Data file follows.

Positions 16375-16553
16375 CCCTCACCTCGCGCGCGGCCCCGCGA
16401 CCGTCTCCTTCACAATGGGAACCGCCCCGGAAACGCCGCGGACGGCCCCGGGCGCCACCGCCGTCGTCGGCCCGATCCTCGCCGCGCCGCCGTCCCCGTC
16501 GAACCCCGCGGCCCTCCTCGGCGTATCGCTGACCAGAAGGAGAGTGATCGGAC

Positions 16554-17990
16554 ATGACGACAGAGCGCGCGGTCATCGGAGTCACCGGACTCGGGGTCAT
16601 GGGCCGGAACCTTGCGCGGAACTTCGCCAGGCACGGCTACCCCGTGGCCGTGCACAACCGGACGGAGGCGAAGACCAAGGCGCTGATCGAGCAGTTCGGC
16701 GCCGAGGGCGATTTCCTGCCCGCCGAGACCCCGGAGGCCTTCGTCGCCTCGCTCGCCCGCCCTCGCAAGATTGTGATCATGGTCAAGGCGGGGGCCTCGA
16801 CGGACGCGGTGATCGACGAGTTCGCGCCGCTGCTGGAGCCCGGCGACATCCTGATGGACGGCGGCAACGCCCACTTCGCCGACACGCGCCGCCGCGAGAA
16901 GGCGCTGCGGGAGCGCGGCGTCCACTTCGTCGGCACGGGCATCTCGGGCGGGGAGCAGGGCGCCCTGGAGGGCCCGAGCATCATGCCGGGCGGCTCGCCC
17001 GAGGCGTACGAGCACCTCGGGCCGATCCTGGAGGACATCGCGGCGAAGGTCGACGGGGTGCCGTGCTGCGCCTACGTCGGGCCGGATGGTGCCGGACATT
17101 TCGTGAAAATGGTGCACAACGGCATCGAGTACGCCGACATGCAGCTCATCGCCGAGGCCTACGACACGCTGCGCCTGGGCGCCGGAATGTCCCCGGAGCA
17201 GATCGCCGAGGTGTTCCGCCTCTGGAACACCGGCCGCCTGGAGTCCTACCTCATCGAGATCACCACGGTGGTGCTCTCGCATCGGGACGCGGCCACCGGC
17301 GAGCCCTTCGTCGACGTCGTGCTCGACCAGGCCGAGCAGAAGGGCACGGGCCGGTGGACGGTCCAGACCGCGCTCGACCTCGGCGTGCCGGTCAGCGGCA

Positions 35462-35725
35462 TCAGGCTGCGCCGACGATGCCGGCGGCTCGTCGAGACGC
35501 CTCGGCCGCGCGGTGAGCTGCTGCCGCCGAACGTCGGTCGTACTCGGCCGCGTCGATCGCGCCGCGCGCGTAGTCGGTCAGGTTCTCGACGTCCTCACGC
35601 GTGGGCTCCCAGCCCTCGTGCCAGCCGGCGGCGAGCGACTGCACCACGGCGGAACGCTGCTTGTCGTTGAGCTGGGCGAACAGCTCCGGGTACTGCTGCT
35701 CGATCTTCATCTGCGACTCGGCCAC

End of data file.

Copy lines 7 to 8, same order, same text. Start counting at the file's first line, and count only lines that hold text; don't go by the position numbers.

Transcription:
16601 GGGCCGGAACCTTGCGCGGAACTTCGCCAGGCACGGCTACCCCGTGGCCGTGCACAACCGGACGGAGGCGAAGACCAAGGCGCTGATCGAGCAGTTCGGC
16701 GCCGAGGGCGATTTCCTGCCCGCCGAGACCCCGGAGGCCTTCGTCGCCTCGCTCGCCCGCCCTCGCAAGATTGTGATCATGGTCAAGGCGGGGGCCTCGA